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 Home >  Kansas Wetlands >

Kansas Wetlands Education Center
OwlA Birding Paradise
The Kansas Wetlands Education Center is ideally located at the eastern edge of the Cheyenne Bottoms Wildlife Area and The Nature Conservancy Cheyenne Bottoms Preserve. The Cheyenne Bottoms and nearby Quivira National Wildlife Refuge form a wetlands complex of global importance to migratory waterfowl and shorebirds. As such, the center is situated to interpret the richly unique natural resources of the region.
• Cheyenne Bottoms falls square in the midst of the Central Flyway – equivalent to a sky interstate for migrating birds, from tiny sandpipers to majestic whooping cranes.
Stilt

Nature tourist profile
• Some 129 million people take
time to stop and observe the natural scenery around them, while 71.2 million people view birds (NSRE 2000).
• 47 percent of the more than
2 million residents of Kansas take part in wildlife-related recreation.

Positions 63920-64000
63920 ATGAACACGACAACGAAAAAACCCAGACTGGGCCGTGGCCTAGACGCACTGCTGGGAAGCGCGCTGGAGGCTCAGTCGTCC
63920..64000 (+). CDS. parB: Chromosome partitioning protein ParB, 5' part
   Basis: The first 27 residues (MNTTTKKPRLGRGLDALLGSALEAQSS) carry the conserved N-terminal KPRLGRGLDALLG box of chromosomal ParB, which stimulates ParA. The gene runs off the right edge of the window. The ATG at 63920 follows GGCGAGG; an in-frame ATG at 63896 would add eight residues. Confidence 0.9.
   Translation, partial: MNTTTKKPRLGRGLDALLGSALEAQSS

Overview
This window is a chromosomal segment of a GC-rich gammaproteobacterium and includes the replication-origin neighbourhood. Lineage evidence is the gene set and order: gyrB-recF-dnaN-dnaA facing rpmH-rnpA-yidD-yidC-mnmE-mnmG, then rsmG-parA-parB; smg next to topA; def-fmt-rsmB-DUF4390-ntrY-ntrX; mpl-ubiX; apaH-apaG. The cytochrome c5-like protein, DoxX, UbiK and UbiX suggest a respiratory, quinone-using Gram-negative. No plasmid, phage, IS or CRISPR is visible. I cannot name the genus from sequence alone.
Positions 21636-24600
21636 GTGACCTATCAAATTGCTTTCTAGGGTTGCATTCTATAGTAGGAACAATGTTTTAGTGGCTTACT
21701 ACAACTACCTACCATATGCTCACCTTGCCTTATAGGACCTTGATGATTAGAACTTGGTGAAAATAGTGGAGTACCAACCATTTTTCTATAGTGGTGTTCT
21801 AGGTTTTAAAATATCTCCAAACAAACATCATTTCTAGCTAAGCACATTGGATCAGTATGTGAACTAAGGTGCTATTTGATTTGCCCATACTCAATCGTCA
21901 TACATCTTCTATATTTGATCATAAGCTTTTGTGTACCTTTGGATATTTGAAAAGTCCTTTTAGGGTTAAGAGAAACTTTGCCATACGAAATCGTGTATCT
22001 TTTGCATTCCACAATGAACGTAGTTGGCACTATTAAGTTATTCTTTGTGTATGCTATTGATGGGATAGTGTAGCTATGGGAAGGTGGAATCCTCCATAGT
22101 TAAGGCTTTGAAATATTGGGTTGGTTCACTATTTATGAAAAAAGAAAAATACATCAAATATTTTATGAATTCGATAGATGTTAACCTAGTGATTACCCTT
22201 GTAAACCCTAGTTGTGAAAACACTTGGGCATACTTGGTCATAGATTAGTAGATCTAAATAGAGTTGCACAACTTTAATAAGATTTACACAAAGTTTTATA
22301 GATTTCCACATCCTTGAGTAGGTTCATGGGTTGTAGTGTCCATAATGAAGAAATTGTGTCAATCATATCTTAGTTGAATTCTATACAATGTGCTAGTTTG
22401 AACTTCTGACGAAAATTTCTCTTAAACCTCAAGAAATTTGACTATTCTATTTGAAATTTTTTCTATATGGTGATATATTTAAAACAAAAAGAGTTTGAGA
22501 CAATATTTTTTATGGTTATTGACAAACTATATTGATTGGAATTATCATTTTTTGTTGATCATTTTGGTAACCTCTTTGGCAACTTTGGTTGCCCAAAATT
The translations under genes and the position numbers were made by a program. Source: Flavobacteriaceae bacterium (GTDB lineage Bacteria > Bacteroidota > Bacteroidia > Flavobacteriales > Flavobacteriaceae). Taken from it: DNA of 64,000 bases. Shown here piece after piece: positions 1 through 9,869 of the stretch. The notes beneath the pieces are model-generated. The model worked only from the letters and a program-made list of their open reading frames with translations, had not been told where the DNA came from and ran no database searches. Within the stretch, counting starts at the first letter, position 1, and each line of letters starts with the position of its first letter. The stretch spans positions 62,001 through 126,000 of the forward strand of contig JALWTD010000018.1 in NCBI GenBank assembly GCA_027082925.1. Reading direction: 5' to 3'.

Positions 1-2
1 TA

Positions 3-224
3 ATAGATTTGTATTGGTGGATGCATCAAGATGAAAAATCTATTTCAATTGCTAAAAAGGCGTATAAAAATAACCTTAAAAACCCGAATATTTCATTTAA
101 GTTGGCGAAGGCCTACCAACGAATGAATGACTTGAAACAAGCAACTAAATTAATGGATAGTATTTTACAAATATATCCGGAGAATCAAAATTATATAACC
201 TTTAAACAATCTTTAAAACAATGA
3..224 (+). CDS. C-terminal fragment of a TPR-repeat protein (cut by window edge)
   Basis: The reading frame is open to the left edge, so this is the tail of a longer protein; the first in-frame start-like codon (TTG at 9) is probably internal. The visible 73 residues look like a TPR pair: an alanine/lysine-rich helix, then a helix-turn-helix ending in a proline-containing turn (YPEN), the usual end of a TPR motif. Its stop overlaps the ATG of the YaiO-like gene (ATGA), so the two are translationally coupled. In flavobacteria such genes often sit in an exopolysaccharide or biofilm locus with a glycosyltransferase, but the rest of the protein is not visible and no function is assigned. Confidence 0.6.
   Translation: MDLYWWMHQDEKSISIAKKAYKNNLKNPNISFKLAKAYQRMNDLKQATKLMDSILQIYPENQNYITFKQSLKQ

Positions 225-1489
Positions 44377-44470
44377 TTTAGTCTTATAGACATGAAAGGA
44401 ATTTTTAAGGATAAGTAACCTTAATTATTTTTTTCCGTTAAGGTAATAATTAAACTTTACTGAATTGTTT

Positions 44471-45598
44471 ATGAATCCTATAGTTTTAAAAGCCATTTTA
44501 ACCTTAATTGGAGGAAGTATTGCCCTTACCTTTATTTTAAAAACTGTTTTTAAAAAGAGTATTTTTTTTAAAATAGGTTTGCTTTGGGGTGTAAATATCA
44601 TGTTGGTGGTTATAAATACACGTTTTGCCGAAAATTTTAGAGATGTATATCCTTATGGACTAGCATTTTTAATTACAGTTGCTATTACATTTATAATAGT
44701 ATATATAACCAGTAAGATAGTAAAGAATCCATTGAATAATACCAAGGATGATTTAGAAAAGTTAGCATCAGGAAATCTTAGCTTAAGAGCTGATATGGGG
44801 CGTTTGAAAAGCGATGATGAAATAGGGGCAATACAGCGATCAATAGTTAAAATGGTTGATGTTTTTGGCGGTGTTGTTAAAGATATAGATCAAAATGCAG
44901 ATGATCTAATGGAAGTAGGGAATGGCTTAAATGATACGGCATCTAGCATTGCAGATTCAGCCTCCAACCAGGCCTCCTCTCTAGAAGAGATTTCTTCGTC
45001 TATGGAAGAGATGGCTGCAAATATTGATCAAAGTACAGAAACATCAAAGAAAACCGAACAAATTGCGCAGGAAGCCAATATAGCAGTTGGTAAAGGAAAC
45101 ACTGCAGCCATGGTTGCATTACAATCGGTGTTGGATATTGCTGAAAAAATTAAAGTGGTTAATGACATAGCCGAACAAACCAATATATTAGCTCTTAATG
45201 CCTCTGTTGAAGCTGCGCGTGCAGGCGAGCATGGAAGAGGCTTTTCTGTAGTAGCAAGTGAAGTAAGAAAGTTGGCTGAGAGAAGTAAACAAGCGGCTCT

Bird Festival

Cheyenne Bottoms has earned prestigious titles:

  • Wetland of International Importance - one of only 22 U.S. sites designated by the Ramsar Convention of Wetlands.
  • Globally Important Bird Area - named by the American Bird Conservancy.
  • Hemispheric Shorebird Reserve - designated by the Western Hemisphere Shorebird Reserve Network
The Cheyenne Bottoms Wildlife Area
Importance

Of the twelve large marshes historically present in Kansas, only three remain: Cheyenne Bottoms, Quivira, and Jamestown. With more than 41,000 acres in the Cheyenne Bottoms Basin and more than 28,000 acres managed by Kansas Department of Wildlife and Parks and the Nature Conservancy, Cheyenne Bottoms is the largest wetland in the interior of the United States.

Of the 417 species of birds documented in Kansas, a minimum of 340 have been observed at the Bottoms. The International Shorebird Survey estimates that approximately 45% of North America's shorebird population stops at Cheyenne Bottoms when migrating north in the spring. The Bottoms attract an estimated 90% of the White-rumped, Baird's, and Stilt Sandpipers; Long-billed Dowitchers; and Wilson's Phalaropes. Waterfowl numbers can approach several hundred thousand.
Pelican flying
Annually, an average of more than 60,000 visitors come to the Cheyenne Bottoms for the purpose of hunting, bird watching, environmental study, fishing, and trapping. According to a study done in 1987, the economic impact of the Cheyenne Bottoms on the State's economy is greater than $2.8 million annually. The impact on Barton County alone is in excess of $1.8 million.

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